October 1, 2010 / by zac
David Fincher’s latest is forever going to be known as “the Facebook Movie” but it will also be held up there with his finest works which is a filmography very few directors can touch.
The Social Network is a look at the creation, rise, and legal woes of Mark Zuckerberg and his Facebook in a rare biopic in which its subject is not only still alive, but flourishing. Facebook is currently worth 25 billion dollars and growing and the story to how it came to be is quite remarkable actually. From the opening frames of the film we are prepared for the personality of Mark Zuckerberg.; he is smart, sharp, quick, and kind of an asshole. And that might lose some people along the way, rooting for a guy who shows his brilliance and is deserving of his success but he is fully aware of all it and not afraid to rub it in people’s faces. Personally, I love this version of Mark Zuckerberg that Aaron Sorkin, Fincher, and Jesse Eisenberg have created. He is every adjective I have used above to describe him and quite funny to boot. Eisenberg shines particularly bright in the deposition scenes inter-cut throughout the film as he sits idly by, nodding in agreement, before unleashing a whirlwind of hostility that dissipates as quick as it arises.
Keeping the straight forward story fresh is some brilliant editing and camera work by Fincher and his team as the movie plows through its two hour run time. Not wasting a second the film is overloaded with language and information to digest and it is a marvel that they crammed so much into such a short runtime. Apparently the script was 160 pages which would normally translate to a two hour and forty minute movie but Fincher and his cast got it under two. Bring those listening ears ready to go. A lot of the dialogue comes from the fast talking Zuckerberg as he figures out something for his sites, rattling off jargon over most of our heads, so don’t feel so bad if you feel a little lost.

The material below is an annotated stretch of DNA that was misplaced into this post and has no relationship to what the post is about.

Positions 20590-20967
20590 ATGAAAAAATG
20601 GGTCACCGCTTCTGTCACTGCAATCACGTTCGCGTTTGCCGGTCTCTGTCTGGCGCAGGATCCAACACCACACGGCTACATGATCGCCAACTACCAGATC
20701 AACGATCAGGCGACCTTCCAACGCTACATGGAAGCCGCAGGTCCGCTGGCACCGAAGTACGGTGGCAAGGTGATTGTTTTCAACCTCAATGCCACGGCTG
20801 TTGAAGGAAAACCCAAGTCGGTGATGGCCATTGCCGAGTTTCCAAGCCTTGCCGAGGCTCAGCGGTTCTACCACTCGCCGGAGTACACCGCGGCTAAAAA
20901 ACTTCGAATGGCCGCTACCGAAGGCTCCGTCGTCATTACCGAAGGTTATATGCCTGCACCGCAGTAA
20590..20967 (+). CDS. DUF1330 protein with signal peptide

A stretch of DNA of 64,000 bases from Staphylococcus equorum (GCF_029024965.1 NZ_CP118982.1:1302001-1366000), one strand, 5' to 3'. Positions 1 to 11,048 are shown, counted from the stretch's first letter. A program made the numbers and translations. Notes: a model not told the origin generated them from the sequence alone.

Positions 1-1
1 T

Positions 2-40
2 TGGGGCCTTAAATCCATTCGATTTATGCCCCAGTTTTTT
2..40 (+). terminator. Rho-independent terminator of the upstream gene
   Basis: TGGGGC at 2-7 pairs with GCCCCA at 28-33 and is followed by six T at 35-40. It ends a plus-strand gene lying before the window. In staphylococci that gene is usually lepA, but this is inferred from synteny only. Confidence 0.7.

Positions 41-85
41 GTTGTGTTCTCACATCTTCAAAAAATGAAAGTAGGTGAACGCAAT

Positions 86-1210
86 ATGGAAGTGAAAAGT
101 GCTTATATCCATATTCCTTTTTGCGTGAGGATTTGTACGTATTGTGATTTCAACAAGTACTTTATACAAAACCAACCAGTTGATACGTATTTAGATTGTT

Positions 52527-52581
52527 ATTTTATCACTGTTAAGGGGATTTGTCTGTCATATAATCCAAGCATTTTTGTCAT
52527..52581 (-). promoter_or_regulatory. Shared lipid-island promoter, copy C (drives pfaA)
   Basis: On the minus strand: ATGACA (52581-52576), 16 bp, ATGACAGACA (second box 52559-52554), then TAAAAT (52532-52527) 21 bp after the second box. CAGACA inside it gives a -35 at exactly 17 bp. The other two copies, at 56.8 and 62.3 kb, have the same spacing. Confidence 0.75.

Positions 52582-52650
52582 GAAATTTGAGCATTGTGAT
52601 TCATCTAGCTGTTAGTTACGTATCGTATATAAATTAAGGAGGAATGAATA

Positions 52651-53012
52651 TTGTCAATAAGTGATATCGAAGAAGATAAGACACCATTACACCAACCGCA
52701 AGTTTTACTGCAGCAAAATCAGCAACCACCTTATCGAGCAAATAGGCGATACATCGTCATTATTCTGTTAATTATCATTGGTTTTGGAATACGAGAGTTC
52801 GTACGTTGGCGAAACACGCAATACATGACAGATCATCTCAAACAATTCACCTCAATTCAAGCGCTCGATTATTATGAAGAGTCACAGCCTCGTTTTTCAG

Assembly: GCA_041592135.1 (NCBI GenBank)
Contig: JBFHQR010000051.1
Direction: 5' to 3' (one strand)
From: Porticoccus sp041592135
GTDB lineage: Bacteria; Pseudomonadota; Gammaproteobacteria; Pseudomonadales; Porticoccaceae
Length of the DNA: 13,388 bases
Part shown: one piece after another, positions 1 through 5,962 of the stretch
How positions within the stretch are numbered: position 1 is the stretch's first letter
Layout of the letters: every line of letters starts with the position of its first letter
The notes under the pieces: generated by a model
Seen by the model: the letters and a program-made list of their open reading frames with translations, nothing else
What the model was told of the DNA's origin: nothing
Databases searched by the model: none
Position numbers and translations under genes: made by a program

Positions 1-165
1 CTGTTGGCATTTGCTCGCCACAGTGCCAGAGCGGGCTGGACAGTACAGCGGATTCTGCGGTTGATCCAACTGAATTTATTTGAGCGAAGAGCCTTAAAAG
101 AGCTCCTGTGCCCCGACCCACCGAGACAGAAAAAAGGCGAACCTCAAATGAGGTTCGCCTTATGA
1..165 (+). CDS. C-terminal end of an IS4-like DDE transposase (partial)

Fincher’s film is a technical treat above the compelling story of creation, greed, and power that subtly wow’s from start to finish. From the incredible editing, only topped by Scott Pilgrim so far this year, some greatly constructed shots, and some sneaky and perfect uses of special effects are so seamless and smooth you don’t even realize they are in play. Trent Razor and Atticus Ross’s score is ominous and moody that fits the film’s tone perfectly; which is surprising given the films up beat pacing. I can’t remember the last film to handle jumping back and forth through time so effectively and efficiently either.
I mentioned how great Eisenberg is as Zuckerberg before but I could go on with the praise. He is likable and deplorable all at once at times and he really makes you squirm trying to figure out your feelings about him. The confidence he carries radiates through the screen as well as he commands every scene he is in. Even when he slinks in the corner his presence is never lost. Andrew Garfield plays Eduardo Saverin, Facebook’s #2 and CFO, and his unfortunate parting of ways with the company allows for Garfield to play the most human character in the film; even if he is a rich Harvard kid. Garfield, along with Justin Timberlake, take center stage in the film’s final act as the two characters struggle to be the one at Zuckerberg’s side. Timberlake plays Sean “Napster” Parker who gets mixed up with Facebook in its budding stage. Timberlake brings his swagger and cool to the character and you can easily see how Zuckerberg gets wrapped up in what he is selling. Lastly, Armie Hammer is great as brother’s Winklevoss and he gets to deliver a number of the film’s best lines, from two character’s mouths.
In the end, The Social Network is an incredible story paired with an incredible filmmaker and both will endlessly impress. Full of great acting, brilliant pacing, wonderful directing, and a story that is almost unbelievable. Children of the Facebook age will feel a sense of nostalgia and connect with the film even more as you realize how you were a part of something phenomenal while it was still a little upstart idea. The film’s protagonist is an interesting one and very well might turn off some, but the film’s power to entertain and compel should keep you around beyond that. Fincher proves again why he is one of the best in the business and in his most grounded and pedestrian effort he manages to still create great cinema.
The Social Network is an A